WA - 34.7 miles

The 35 miles of Olympic Discovery Trail sandwiched between Sequim Bay and the Elwha River are considered the trail system's crown jewel. Bounded by a sparkling tidal estuary in the east and a recently...

Olympic Discovery Trail East - Port Townsend

WA - 7.3 miles

The Port Townsend waterfront marks the eastern endpoint of the Olympic Discovery Trail, which will one day stretch 126 miles from Puget Sound to the Pacific Ocean. This section of trail is named in...

Palouse to Cascades State Park Trail

WA - 223.8 miles

Spanning just shy of 224 miles, the Palouse to Cascades State Park Trail, formerly known as the John Wayne Pioneer Trail, is one of the longest rail-trail conversions in the United States. The trail...

Olympic Discovery Trail - Blyn to Elwha River

WA - 34.7 miles

The 35 miles of Olympic Discovery Trail sandwiched between Sequim Bay and the Elwha River are considered the trail system's crown jewel. Bounded by a sparkling tidal estuary in the east and a recently...

Interurban Trail (Bellingham)

WA - 6.7 miles

Spectacular views across Bellingham Bay to the San Juan Islands and beyond reward visitors of this Interurban Trail. All they have to do is find a clearing along the wooded path that runs a fairly...

Accordion

Issaquah-Preston Trail

WA - 4.8 miles

Suburban sprawl gives way to deep forest and rural farm lots as this rail-trail follows an uphill grade from Issaquah to the outskirts of Preston. The Issaquah–Preston Trail is among a group of trails...

Wallace Falls Railway Trail

WA - 3.7 miles

Located in the Cascade foothills near the town of Gold Bar, the Wallace Falls Railway Trail (Railroad Grade) climbs 2.5 miles to meet a separate, 1.5-mile riverside ascent to Wallace Falls. The...

Squires Lake Trail

WA - 0.4 miles

The Squires Lake Trail offers a short, but scenic, route along a former railroad grade about 13 miles south of Bellingham, the largest city in Whatcom County. The surface is dirt and gravel, but the...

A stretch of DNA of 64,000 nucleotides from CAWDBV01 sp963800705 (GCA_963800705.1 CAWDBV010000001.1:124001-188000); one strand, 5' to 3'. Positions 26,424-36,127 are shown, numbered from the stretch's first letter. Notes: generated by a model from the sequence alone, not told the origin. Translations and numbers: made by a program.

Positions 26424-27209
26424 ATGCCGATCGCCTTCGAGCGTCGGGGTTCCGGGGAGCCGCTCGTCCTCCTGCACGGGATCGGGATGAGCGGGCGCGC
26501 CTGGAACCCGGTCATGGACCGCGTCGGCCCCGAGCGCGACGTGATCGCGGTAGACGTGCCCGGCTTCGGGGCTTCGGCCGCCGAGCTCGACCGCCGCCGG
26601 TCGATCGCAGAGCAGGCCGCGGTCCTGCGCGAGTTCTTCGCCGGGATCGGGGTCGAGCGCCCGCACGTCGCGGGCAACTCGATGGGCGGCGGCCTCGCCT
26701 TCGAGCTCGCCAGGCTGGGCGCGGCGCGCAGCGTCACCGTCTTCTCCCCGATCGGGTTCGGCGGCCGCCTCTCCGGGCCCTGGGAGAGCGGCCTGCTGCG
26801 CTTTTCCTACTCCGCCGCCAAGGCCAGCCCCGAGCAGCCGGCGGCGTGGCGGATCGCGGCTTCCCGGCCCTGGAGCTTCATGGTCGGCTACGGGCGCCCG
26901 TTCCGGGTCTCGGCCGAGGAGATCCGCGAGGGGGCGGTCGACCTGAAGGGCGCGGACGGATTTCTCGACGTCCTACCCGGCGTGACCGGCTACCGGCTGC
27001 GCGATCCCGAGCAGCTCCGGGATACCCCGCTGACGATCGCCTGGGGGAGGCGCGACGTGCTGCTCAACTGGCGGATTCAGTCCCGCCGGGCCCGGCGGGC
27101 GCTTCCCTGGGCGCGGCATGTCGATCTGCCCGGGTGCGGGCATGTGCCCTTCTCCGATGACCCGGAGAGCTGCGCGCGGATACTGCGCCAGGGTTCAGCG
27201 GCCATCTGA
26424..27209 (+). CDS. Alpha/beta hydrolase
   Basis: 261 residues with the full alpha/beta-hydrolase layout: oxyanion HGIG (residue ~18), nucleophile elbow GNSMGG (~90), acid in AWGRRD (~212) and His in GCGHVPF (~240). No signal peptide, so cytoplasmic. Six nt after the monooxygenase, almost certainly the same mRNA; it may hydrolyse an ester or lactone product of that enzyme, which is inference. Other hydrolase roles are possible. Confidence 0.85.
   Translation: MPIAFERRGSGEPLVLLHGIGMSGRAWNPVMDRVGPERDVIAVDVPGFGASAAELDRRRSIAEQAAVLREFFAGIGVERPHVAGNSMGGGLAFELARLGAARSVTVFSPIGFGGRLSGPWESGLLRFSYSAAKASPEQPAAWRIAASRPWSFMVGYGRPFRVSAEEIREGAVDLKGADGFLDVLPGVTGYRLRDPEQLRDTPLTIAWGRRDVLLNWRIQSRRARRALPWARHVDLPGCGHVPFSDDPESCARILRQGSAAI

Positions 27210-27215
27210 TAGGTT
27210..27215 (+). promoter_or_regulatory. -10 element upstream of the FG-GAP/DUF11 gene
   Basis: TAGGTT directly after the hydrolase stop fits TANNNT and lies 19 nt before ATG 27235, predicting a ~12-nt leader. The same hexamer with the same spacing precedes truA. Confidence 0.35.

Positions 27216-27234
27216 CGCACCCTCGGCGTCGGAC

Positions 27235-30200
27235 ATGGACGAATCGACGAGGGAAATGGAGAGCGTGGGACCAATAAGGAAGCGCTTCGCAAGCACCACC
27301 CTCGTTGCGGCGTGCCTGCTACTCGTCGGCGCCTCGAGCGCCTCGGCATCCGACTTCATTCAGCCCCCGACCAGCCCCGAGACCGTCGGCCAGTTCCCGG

Cascade Trail

WA - 22.5 miles

The 22.5-mile Cascade Trail—boasting 12 benches, 23 trestles, and two bridges made from repurposed railcars—-follows the Skagit River as it parallels State Route 20 into the Cascade foothills of...

Elliott Bay Trail (Terminal 91 Bike Path)

WA - 3.4 miles

Elliott Bay offers trail users the opportunity to enjoy art, history, and a wide variety of outdoor activities in a beautiful waterfront setting. Myrtle Edwards Park is adjacent to the Olympic...

Middle Fork Snoqualmie River Trail

WA - 17 miles

The Middle Fork Snoqualmie River Trail is open to hikers and horseback riders. The trail can be difficult to navigate in places, since other trails link with it (some unmaintained). There are a few...

Ruston Way Path

WA - 2.53 miles

The delightful Ruston Way Path sits in the Old Town neighborhood of northern Tacoma. Its linear, flat and paved nature make it a cinch for all travelers and it offers lovely views of Commencement Bay,...

Snoqualmie Valley Trail

WA - 31.5 miles

The Snoqualmie Valley Trail rolls from verdant dairy land in the north to a clear blue mountain lake in the south. Along the way, travelers are treated to numerous trestle crossings, historic towns,...

Whitehorse Trail

WA - 9.4 miles

Two sections of the Whitehorse Trail, which runs along a former Burlington Northern rail line, are currently open for use. The eastern end of the trail spans nearly 7 miles between Darrington and the...

Hertz Trail

WA - 3.1 miles

The Hertz Trail (also known as the North Lake Whatcom Trail) follows the eastern shoreline of Washington's fourth largest freshwater lake. The relatively flat, fine-gravel pathway traces the former...